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I have finally finished reading Shoshana Zuboff’s epic book, The Age of Surveillance Capitalism. It’s an impressive work that ties together a lot of trends into a very spooky picture of where we are headed when intimate data about each of us is used as the raw material for prediction and control.

Age of Surveillance CapitalismWhat started as search and social platforms without much of a business model were transformed by the accidental discovery that the data trails we leave behind whenever we go online – “behavioral surplus” – is extraordinarily valuable. The more engaged we are online, the more these companies know about us, and the more they know, the more they can sell predictions of our behavior for people who want to modify it. The old saw about free platforms – if it’s free, you’re the product – isn’t quite true. You’re not the product, you’re the site of raw material extraction, and that extraction isn’t just to sell ads, it’s to provide the means of control to anyone who will profit from it.

That Fitbit your employer paid for? It feeds information to insurers that can use to change your behavior and reduce costs – or charge you more if you don’t comply. Google drove into our neighborhoods with camera-equipped cars to capture images of our communities and create detailed maps that will be useful for routing their self-driving cars and even planning entire cities where everything will be connected and everyone’s life experience moment by moment can be rendered as data. As Zuboff puts it, “It’s not the car; it’s the behavioral data from driving the car. It’s not the map, it’s the behavioral data from interacting with the map. The ideal here is continuously expanding borders that eventually describe the world and everything in it, all the time” (132).

We tend to think of this as an invasion of personal privacy, but to Zuboff this is a stealth usurpation of our freedoms. By insinuating themselves into our lives and keeping their operations and goals secret, these capitalists use interventions to “nudge, tune, herd, manipulate, and modify behavior in specific directions by executing actions as subtle as inserting a specific phrase into your Facebook news feed, timing the appearance of a BUY button on your phone, or shutting down your car engine when an insurance payment is late” (202). As they roll out wearable devices, “smart” homes, and “smart” cities all designed around capturing and using data, we will have no places of refuge. We’ll be nudged relentlessly in the kind of value-free behavior modification people were disturbed by when B. F. Skinner originally touted it.

What makes Zuboff particularly indignant is that this is not the kind of capitalism where benefits and risks are shared. These companies not only see the workings of a hand that is invisible to us, they guide it for their benefit and, in so doing, control us in what she calls “a coup from above.” Apparently she originally titled the book Master or Slave? – you can see the planned cover displayed in the Worldcat library record which grabbed the pre-publication image and didn’t update it. It sounds like a lost Ayn Rand novel, and that’s what brings me to my reservations.

It’s not just that the book is repetitive and too emotively indignant (this is a case where the old saw “show, don’t tell” might have been good editorial advice), it’s the fundamental argument that I can’t entirely buy. First, I’m not as convinced as she appears to be that capitalism before what she astutely calls the “neoliberal source code” of surveillance capitalism was so wonderfully balanced and just, that if we just had the right restore point we’d be fine.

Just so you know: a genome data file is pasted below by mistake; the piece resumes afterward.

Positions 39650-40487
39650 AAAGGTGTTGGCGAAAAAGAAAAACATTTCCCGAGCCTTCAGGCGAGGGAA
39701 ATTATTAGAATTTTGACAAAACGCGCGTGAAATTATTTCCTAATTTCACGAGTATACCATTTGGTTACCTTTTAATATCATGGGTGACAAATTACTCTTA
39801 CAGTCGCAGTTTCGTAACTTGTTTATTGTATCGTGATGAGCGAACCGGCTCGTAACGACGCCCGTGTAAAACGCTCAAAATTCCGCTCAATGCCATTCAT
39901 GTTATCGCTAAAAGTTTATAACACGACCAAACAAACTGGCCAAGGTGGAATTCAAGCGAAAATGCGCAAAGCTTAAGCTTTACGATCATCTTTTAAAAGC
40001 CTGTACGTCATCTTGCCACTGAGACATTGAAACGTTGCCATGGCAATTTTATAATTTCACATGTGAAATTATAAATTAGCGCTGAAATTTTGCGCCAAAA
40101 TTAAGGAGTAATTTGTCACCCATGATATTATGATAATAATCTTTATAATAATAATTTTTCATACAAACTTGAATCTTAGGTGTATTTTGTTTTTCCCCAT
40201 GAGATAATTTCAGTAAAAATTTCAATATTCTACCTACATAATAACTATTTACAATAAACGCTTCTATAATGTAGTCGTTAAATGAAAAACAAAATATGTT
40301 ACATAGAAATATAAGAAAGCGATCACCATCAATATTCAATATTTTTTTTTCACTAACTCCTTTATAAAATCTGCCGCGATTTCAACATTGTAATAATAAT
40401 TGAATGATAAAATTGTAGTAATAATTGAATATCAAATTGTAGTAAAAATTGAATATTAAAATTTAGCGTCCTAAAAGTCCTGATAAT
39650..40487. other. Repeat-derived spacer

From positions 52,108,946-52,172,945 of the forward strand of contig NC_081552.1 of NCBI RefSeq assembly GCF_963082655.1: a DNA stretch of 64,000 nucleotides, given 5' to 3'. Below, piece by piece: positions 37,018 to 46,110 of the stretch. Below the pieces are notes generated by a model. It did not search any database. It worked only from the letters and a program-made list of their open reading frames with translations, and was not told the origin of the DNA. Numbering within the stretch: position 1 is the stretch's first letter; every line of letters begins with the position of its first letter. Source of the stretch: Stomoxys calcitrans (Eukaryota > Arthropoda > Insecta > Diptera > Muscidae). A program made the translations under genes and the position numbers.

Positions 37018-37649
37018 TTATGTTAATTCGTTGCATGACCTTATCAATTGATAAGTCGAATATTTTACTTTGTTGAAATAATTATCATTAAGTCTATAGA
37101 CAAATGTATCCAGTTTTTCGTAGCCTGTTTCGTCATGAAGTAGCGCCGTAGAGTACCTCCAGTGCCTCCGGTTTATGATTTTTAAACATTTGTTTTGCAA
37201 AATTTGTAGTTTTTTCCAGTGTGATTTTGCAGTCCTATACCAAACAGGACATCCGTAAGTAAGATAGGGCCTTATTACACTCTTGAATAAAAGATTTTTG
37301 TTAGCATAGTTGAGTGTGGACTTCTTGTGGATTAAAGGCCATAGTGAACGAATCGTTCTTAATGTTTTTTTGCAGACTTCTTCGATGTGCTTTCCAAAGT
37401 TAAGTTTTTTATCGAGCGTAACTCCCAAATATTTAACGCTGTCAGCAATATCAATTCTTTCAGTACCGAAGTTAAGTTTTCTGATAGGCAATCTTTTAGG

Second, and more importantly, this week has demonstrated how little control these platforms actually have over their rendered data-subjects. YouTube, Facebook, and other internet platforms were so thoroughly manipulated by a white supremacist terrorist that the companies were unable to stop the spread of a hateful message (and damage to their reputations). They gave a killer and his online wolf pack the tools, then couldn’t stop his message from getting out.

The story at the moment isn’t that we’ve had a coup from above, it’s that we’ve allowed reckless corporations to monetize speech with very few limits, algorithmically amplifying voices shouting “fire” on a crowded planet and making plenty of money doing it. We’ve allowed these surveillance capitalists to carry out endless experiments on all of us to perfect the tools of persuasion without insisting they simultaneously understand and contain the risks. The trouble isn’t just that they want to control us, but that they are unwilling to take responsibility and instead use their billions to fend off regulation while continuing feckless experimentation. They may aspire to total control, but meanwhile their control is dangerously shambolic and criminally careless.

Zuboff concludes “if democracy is to be replenished in the coming decades, it is up to us to rekindle the sense of outrage and loss over what is being taken from us . . . the human expectation of sovereignty over one’s own life and authorship of one’s experience” (521). We certainly should heed her warning, but as chilling as the idea of being controlled by giant corporations is, the immediate problem is demanding they figure out how to deal with lawless behavior they’ve encouraged. We must find the civic will and means to insist they give a damn about what happens when their powerful tools of persuasion can be used indiscriminately by anyone who masters their tools, whether state actors, corporate owners, home-made YouTube stars, or violent extremists bent on turning mass murder into mass spectacle.

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